The Bare Adjective
The Greek adjective πας means "all, the whole, every kind of," depending purely on context. Its different grammatical forms do not change the meaning, and are purely morphological.
The Difficulty of Being Dogmatic
But sometimes determining the intended sense is tricky—you can't come down on either side and dig your heels in, due to the sheer ambiguity inherent in the word, as well as the multiple possible ways of looking at the context as a whole.
Romans 3:23 (DRB) But now without the law the justice of God is made manifest, being witnessed by the law and the prophets. 22 Even the justice of God, by faith of Jesus Christ, unto all and upon all them that believe in him: for there is no distinction: 23 For all have sinned, and do need the glory of God.
Here, in one sense, the "all" answers to "no distinction between kinds of people" (such as Jews and Gentile: Romans 10:13), not 'all men in history.'
In one sense this passage has nothing to do with whether all human beings are sinners, even. Read it about two times if that's not clear. But implied by it is the fact that something underlies the human creature in his present and historical condition which is common to all, namely, a certain 'natural state' (Ephesians 2:3).
Here, a passage commonly cited to prove absolutely all human beings in history have sinned doesn't actually have this in view in this passage: it says "for all have sinned" in answer to "there is no distinction."
So here, there is a fuzzy line between the two senses of the word.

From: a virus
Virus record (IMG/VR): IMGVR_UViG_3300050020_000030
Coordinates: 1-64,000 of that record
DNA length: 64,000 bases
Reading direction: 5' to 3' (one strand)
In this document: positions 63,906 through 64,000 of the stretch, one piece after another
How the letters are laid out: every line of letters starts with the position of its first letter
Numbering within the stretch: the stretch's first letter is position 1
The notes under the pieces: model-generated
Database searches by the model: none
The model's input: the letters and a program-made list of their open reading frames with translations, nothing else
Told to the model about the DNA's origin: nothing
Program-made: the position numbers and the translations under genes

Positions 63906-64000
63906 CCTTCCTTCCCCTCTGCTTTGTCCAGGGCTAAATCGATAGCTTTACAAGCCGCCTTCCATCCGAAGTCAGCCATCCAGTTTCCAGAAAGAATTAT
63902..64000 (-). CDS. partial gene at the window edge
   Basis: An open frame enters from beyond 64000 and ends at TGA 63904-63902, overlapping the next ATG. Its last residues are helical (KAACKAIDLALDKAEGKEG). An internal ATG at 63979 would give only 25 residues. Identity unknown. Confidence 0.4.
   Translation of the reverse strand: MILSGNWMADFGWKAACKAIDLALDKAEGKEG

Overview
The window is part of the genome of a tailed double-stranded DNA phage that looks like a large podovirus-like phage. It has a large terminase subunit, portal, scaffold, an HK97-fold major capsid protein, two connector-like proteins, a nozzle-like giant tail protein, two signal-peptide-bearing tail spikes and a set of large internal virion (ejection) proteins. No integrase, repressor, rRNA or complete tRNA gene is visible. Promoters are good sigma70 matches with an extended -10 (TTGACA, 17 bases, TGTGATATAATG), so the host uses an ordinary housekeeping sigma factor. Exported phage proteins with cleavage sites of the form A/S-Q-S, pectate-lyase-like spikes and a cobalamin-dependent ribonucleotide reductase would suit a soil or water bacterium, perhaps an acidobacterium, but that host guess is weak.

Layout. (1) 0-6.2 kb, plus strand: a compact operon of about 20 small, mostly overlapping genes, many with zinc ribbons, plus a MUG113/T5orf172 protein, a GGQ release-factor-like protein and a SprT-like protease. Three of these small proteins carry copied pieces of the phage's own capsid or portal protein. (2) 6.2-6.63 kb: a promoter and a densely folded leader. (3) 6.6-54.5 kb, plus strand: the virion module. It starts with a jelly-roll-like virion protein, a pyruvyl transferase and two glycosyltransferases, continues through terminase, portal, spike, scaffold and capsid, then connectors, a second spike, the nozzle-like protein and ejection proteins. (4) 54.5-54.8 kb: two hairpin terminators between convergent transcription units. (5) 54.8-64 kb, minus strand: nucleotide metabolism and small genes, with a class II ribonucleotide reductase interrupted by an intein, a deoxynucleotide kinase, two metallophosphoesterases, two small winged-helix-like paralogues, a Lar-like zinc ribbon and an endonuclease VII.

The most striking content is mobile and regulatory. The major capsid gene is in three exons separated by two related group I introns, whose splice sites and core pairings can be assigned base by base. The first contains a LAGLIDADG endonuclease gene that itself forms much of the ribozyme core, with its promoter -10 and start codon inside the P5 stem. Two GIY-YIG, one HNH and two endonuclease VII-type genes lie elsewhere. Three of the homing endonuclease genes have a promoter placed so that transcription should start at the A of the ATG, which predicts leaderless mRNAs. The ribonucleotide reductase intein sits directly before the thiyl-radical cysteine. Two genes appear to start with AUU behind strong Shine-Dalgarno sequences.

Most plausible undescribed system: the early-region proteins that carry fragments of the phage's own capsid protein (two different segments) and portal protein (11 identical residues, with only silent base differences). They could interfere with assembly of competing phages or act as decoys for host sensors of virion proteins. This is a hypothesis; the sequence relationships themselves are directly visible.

One might argue that Jesus being one obvious exception to "absolutely all men" necessitates we understand this to mean 'all kinds of men without exception are in need of redemption.' (I've also seen this verse used to disprove Mary's being concieved without sin, for example.)
So what about our passage?
1 Timothy 2:1-4 (DRB) I desire therefore, first of all, that supplications, prayers, intercessions, and thanksgivings be made for all men: 2 For kings, and for all that are in high station: that we may lead a quiet and a peaceable life in all piety and chastity. 3 For this is good and acceptable in the sight of God our Saviour, 4 Who will have all men to be saved, and to come to the knowledge of the truth.
There are a few valid ways to take this. Of them, the view that "kings, etc." are included so as make sure these are not exceptions to the universality meant.
Or the view which takes these to be particularly important, practical or relevant examples for a particular persecuted group of people (the Christian community under Roman rule, for instance).
Then there is the view which says "all" in at least the last instance means "all kinds of." This view takes "kings etc." as examples of kinds of people in the group of "all kinds of men," and "For... God desires all" to mean "For God desires all kinds of men, including even these, to be saved."
All are viable understandings. But as demonstrated with the example from Romans 3, it's not easy even when deciding on one to exclude the others. The word "all" is often ambiguous or even multivalent in meaning, which in turn further complicates things by yielding different ways of interpreting 'fors' and 'sinces.'
Something must be acknowledged by both sides of the argument: man's freedom, and the 'openness to all' in these passages, however liberal, cannot be interpreted in a sense which means people could be potentially saved whom God knows in His atemporal knowledge of all things, are not saved and do not receive eternal life.
So even according to the view with the most freedom in man does not necessitate that the "all" ever meant "potentially even those who are not of the elect." And as such, no breach of God's sovereign knowledge of His elect, whom He has chosen, as if they could hop in unnoticed—He knew before the world was created, and His knowledge cannot change.
This cannot be true, since Jesus said:
Matthew 22:14 (DRB) For many are called [to the Wedding Feast of the Lamb], but few are chosen [eklektoi].